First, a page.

Amr Ibn Al’as easily took the Fort of Babylon as he invaded Egypt and proceeded in 641 A.D. (21 Hijri) to the city of Alexandria where local Copts welcomed him and offered him support. Copts served as supporting arms for Arabs. Between the end of 20 Hj and the beginning of 21Hj,, Muslims entered Alexandria

The city of Alexandria as seen by the Arabs

Ibn Alhakam, the Egyptian historian, described Alexandria as seen by the Arab invaders as composed of three districts separated by walls: The Egyptian, the Roman and the Jewish districts.

Floods filled huge cisterns with fresh canal water and anyone can still see it around in Alexandria today. Shopping arcades were on arches and awesome columns and pillars across the city.

Ruins of the famous Alexandria lighthouse – one of the seven Wonders of the World – are now as a square foundation near the Fort of Qait Bey in Anfoushi District. Another remarkable architectural monument that is second place after the lighthouse, is the famous Pompey’s Pillar which is a unique cylindrical structure.

Among the most famous landmarks of Alexandria are two churches: the St. Mark Church (Morkoseya) and the Cesarean Church. Both churches were adorned with an obelisk dating from Pharaonic times. The obelisks were later transferred to New York and London respectively . People named them of Obelisk Street to the area where they were placed.


 After the Muslim Conquest

Amr Ibn Al’as have chosen Alexandria to be the capital of Egypt in his era, but the Caliph back then, Omar Ibn Al Khattab,  have refused the idea when he knew that Alexandria was far from the rest of the Arab world with the yearly Nile floods. Over time, many wealthy Romans left Alexandria causing a major economic recession. The remaining Romans endured difficult times, while Alexandrians prospered and led a more comfortable life at the social and personal levels.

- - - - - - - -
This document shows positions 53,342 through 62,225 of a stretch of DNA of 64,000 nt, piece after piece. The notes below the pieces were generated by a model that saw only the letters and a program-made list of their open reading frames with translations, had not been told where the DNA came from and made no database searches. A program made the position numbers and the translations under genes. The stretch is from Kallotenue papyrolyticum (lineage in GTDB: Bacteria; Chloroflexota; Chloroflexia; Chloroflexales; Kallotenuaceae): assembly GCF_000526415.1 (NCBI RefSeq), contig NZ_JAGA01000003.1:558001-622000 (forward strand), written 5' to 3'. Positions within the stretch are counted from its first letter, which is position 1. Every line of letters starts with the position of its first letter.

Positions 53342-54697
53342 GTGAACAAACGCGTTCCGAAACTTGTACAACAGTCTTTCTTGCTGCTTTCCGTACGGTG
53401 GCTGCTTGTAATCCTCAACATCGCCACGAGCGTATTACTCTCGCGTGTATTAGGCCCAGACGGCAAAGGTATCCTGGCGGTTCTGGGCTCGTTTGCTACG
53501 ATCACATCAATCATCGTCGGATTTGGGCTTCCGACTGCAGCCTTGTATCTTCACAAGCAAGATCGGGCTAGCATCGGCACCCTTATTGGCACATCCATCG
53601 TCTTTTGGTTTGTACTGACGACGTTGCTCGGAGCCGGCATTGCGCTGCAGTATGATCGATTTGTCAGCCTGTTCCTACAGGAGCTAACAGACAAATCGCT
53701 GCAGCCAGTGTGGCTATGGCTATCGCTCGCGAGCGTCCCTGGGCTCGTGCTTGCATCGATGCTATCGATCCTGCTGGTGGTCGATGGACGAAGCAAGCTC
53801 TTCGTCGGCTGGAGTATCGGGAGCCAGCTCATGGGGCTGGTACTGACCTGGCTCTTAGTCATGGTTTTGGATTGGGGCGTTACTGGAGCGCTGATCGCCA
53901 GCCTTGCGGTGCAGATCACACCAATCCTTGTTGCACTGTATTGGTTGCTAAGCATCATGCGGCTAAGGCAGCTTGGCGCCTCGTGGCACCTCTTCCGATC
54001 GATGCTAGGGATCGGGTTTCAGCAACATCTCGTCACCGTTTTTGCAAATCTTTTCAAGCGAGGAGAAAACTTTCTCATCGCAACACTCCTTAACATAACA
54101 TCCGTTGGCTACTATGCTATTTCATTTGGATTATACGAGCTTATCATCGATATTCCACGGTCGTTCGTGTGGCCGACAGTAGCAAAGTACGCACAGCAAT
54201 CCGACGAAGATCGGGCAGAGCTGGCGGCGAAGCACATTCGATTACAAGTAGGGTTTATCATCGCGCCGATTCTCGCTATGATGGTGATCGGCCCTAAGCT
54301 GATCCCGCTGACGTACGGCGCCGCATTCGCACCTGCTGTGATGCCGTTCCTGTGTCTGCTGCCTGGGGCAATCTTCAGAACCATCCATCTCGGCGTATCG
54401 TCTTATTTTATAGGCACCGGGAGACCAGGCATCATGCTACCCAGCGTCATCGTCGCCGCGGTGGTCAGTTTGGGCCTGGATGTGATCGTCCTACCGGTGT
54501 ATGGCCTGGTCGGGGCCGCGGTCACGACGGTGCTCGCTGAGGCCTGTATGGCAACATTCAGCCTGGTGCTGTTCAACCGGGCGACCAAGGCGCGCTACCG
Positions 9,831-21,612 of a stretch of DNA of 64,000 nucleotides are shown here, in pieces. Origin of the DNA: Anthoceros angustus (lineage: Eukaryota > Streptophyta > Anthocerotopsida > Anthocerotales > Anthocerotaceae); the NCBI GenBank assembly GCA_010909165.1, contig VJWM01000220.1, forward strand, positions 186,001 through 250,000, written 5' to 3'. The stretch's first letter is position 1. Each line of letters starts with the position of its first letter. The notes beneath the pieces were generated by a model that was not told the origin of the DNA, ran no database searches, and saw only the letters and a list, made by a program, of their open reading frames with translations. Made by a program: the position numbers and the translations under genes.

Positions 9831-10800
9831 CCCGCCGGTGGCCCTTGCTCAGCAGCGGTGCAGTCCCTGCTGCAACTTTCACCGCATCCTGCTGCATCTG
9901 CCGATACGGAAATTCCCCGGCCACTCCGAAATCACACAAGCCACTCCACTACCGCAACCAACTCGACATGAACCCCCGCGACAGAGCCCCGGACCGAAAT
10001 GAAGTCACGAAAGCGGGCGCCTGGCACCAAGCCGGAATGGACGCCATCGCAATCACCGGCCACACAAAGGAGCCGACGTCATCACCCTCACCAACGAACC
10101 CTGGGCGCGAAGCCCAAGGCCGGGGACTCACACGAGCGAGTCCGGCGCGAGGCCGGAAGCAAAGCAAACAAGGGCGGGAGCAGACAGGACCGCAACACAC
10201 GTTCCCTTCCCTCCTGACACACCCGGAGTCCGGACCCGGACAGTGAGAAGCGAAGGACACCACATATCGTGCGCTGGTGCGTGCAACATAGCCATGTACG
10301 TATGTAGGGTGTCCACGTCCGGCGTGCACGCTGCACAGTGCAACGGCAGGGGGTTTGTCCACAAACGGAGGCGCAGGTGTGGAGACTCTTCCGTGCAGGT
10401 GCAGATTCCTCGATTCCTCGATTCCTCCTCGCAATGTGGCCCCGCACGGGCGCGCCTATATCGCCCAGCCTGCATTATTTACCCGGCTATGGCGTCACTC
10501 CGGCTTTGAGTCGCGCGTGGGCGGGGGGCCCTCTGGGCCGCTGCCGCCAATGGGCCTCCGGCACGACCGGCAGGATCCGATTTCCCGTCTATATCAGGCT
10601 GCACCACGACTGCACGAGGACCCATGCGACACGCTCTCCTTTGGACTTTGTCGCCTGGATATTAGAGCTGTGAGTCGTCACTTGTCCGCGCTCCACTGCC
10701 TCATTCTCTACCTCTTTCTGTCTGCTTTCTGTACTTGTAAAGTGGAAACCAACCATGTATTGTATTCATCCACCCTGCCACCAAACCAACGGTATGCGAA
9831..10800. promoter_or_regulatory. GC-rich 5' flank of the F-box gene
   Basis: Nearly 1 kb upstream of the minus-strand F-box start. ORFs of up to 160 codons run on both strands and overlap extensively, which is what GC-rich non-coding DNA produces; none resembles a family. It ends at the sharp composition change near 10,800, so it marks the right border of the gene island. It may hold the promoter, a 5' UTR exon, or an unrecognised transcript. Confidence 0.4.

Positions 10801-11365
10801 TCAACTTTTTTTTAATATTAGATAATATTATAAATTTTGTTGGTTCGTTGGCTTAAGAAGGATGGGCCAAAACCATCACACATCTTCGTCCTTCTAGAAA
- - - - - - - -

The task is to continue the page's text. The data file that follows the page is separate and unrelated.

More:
Only four years later, during which Alexandria had reached a level of stability, a large Roman fleet raided the city of Alexandria and Romans took over Alexandria. The Romans marched on to  “Fustat” , but Amr Ibn Al’as stopped them on the banks of the Nile. The battle was fiercely on land and on the river and ended up with the defeat of the Romans. Amr Ibn Al’as’s forces killed many Romans . However, when survivors begged Amr Ibn Al’as for his mercy and to spare their lives, he did. Today, at the site where Amr Ibn Al’as spared the life of those Romans, lies the Rahma Mosque (mercy mosque). The mosque tells of the mercy Ibn Al’as had over his defeated enemies.

Alexandria in the Omayad Era

The Caliph of Damascus – Moaweya – had a keen interest in merchant fleet and, under his rule, Alexandria became a blooming harbor for Arabs from the Levant and the Arabian Peninsula which further encouraged Arab culture, Islamic architecture and the increase in the building of mosques.

The Commander of Fostat – Etba Ibn Sefyan – chose Alexandria as second capital of Egypt and ruled from there.

Alexandria in the Abbaside Era

Under the Abbasids, Egypt’s relations with the Caliphate remained virtually unchanged becoming a state under the dominion of Bagdad. Alexandria continued to thrive unaffected by this change.

It wasn’t until 760 A.D. (142 Hijri) that Alexandria took a slightly different status: The Caliphate Heir – Abu Gaafar Elmansur – took interest in Africa and, under the rule of the Commander of Egypt – Mohamed Ibn Elash’ath – Abilkhatab Abdel A’li Elmaafry led an army to battle the Tripoli Khawarej who were renegades from the area of Elabadeya, but he left the city of Fostat to Alexandria. From there, he led military operations in Morocco, turning Alexandria into a meeting point between East and West.